A recent YouGov poll found that only half of British workers in full-time employment thought that their job made any meaningful contribution to the world, and 37 per cent were sure that it did not. This mirrors stats that suggest as much as 40 per cent of the global workforce consider their positions to be futile. London School of Economics anthropologist Professor David Graeber has a term for these vocations: “bullshit jobs”.
If this resonates, don’t take it personally. According to his new book, Prof Graeber thinks it is the jobs themselves that are the real issue, not the people performing them. His list of less-than-useful professions includes “HR consultants, communications co-ordinators, PR researchers, financial strategists, corporate lawyers [lawyers don’t fare particularly well] or the sort of people who spend their time staffing committees that discuss the problem of unnecessary committees” (although he accepts that anthropology professors are probably on other people’s lists).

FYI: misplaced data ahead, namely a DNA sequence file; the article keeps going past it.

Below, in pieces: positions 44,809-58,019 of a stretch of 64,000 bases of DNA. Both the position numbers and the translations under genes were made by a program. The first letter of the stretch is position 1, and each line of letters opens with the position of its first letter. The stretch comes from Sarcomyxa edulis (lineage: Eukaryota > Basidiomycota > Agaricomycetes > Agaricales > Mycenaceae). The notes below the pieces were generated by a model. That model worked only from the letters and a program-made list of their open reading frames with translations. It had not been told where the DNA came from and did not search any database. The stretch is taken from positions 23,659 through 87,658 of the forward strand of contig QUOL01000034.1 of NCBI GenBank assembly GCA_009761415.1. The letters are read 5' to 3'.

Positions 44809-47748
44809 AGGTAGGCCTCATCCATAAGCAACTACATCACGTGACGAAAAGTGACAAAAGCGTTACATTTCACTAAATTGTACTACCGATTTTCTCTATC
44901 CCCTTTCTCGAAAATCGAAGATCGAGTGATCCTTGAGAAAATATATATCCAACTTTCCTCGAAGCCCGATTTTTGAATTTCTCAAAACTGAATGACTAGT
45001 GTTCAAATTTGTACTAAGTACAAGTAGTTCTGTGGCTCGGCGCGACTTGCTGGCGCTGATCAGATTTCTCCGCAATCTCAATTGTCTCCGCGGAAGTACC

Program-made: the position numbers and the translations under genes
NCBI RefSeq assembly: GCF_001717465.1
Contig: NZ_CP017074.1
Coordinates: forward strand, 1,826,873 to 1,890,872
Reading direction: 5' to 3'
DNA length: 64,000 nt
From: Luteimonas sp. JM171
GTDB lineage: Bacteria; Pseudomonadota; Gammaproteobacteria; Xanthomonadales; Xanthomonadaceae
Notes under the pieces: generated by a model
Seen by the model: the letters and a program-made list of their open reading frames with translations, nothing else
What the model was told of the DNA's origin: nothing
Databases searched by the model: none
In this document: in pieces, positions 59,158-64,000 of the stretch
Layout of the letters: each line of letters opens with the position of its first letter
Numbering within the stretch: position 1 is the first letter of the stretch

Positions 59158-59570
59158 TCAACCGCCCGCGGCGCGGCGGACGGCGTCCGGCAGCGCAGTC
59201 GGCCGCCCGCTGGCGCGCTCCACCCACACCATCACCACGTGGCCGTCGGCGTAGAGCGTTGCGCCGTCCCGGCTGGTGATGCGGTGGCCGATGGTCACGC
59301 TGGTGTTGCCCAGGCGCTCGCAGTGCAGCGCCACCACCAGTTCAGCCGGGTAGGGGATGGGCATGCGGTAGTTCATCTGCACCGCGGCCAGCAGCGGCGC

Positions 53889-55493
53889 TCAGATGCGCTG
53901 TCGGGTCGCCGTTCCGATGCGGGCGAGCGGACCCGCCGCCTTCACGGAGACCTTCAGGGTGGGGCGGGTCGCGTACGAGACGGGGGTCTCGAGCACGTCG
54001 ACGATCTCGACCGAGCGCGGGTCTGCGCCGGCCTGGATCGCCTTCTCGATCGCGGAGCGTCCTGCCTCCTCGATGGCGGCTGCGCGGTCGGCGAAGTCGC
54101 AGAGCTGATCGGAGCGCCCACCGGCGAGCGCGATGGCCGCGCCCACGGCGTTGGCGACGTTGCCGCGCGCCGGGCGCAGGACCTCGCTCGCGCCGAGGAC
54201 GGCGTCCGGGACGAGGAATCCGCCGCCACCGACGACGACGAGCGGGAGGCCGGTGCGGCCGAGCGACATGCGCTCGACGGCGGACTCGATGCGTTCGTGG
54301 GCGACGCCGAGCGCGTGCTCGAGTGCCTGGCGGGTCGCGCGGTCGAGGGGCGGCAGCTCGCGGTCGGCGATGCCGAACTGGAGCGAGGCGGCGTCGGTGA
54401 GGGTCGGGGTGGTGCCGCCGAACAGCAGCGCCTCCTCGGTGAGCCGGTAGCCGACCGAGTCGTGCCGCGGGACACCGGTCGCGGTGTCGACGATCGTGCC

The crux of his argument: at the dawn of the consumer age, we were promised that technology would allow for 15-hour working weeks. Instead, we’re working longer hours, often filled with tasks we deem pointless, and living in fear that said technology will steal our livelihoods. And even if your job isn’t entirely meaningless, chances are elements of it are. Prof Graeber believes we can do better than this.